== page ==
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Financial Dictionary - Variable-rate mortgage.

Variable-rate mortgage.

In a variable-rate mortgage loan, the interest rate includes a fixed spread added to a benchmark index that is usually the Euribor.

How is the interest rate set on a variable-rate mortgage?

In variable-rate mortgage loans, the interest rate is calculated based on the Euribor, which acts as a benchmark index and causes the monthly payment to vary depending on its fluctuations and its value at the time of each review.

Typically, the interest is reviewed every six months or every twelve months. The review period is specified in the mortgage loan agreement.

The interest rate for variable-rate mortgages is usually lower than that offered for fixed-rate mortgages.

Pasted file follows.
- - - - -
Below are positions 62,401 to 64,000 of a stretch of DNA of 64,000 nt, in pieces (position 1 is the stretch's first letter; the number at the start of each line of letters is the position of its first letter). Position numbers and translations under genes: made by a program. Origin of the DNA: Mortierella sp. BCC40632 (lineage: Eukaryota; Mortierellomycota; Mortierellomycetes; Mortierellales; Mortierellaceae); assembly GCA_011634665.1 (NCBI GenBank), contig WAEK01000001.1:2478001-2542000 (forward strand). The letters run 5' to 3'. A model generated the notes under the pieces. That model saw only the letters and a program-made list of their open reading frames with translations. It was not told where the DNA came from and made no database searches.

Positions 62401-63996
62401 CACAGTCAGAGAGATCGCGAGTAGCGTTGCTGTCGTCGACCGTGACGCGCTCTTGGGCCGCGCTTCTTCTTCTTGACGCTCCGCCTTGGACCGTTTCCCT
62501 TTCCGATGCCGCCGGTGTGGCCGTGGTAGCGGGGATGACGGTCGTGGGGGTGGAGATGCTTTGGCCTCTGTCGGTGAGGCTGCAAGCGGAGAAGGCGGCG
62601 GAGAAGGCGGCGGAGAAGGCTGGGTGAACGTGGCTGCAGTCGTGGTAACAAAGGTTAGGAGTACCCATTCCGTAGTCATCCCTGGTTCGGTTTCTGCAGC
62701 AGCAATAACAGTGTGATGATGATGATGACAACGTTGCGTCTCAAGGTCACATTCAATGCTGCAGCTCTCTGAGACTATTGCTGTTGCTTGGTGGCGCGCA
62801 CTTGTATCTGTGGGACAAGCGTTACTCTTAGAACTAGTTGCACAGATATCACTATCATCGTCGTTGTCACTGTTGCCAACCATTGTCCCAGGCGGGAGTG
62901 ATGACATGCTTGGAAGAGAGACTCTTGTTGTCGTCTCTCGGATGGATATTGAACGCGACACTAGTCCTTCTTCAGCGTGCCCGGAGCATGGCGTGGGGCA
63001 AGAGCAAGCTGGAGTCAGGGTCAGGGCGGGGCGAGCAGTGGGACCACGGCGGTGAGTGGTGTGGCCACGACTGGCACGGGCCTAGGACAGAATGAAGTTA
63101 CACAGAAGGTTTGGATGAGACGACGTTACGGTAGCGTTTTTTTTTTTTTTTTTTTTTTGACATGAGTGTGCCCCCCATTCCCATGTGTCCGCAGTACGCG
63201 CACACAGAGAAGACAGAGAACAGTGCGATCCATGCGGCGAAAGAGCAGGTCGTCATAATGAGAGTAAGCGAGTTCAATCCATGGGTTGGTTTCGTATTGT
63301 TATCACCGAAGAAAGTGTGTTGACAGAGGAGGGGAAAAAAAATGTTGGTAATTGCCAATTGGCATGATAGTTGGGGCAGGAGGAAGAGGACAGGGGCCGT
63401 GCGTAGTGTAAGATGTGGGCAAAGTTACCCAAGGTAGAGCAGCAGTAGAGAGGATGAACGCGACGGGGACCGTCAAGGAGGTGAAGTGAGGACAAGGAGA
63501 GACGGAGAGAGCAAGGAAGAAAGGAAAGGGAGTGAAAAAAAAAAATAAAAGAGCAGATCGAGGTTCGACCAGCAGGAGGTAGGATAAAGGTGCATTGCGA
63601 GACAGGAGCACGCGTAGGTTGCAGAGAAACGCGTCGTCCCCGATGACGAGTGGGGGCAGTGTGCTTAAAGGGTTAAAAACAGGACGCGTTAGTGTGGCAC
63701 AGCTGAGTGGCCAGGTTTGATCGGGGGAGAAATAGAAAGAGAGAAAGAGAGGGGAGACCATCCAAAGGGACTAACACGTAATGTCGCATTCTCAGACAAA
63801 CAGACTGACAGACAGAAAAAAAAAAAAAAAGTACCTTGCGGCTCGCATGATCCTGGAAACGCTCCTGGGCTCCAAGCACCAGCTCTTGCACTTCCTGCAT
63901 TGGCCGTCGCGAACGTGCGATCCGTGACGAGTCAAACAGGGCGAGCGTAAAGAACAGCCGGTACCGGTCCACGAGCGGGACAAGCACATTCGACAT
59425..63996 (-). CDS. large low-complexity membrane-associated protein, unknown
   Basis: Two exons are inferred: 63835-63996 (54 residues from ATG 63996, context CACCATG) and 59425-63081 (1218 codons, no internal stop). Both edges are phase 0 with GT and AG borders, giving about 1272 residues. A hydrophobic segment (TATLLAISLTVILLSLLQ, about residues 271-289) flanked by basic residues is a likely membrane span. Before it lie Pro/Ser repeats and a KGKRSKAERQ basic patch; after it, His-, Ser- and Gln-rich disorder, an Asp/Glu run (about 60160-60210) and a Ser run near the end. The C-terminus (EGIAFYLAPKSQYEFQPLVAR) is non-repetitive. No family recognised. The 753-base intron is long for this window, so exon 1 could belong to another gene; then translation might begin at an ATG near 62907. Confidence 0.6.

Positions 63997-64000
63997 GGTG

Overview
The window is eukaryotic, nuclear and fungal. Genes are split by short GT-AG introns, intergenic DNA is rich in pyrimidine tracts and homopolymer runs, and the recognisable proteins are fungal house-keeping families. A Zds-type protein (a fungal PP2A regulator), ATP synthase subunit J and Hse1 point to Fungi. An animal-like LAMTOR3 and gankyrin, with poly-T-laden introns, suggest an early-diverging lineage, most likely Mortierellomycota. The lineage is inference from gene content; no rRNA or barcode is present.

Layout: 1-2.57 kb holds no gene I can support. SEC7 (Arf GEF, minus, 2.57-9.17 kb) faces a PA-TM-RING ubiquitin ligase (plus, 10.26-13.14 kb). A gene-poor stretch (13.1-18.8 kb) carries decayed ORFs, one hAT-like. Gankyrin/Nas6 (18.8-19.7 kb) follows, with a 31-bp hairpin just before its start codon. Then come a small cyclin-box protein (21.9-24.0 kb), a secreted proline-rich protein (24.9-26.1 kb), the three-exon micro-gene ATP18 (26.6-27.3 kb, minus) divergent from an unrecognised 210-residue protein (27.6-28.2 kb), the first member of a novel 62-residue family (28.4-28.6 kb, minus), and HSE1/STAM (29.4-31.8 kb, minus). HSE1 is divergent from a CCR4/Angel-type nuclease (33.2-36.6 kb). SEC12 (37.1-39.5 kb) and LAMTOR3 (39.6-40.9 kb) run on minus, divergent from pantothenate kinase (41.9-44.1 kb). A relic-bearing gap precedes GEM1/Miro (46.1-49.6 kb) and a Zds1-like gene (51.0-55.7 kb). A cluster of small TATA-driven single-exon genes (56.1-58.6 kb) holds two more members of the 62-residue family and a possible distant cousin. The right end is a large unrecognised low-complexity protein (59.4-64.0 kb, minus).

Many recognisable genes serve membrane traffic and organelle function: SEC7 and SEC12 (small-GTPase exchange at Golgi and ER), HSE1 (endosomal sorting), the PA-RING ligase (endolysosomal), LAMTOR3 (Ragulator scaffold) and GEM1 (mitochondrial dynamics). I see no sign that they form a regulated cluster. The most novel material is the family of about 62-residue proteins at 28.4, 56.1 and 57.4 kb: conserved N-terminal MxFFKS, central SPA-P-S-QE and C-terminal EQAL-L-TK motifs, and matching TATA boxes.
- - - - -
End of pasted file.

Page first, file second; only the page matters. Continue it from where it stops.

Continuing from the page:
What is the repayment term for variable-rate mortgage loans?

The maximum repayment term established for variable-rate mortgages is usually higher compared to that offered in fixed-rate mortgages. By increasing the repayment term of the loan, the amount that is paid in each monthly payment is usually less if we compare it to a fixed-rate mortgage. Here though, it is important to take into account that depending on the value of the Euribor at the time of the mortgage review, this amount can vary and even exceed that established in fixed-rate mortgages.

Is there any variation in the monthly payment of a fixed-rate mortgage?

In fixed-rate mortgage loans, the monthly payment will vary after each mortgage review. This information must be included in the loan agreement and usually takes place every 6 or 12 months. The monthly amount will go up or down depending on the value of the Euribor at the time of the review.

If the Euribor goes up, the monthly amount will be higher and if the Euribor goes down, the monthly amount will also be lower.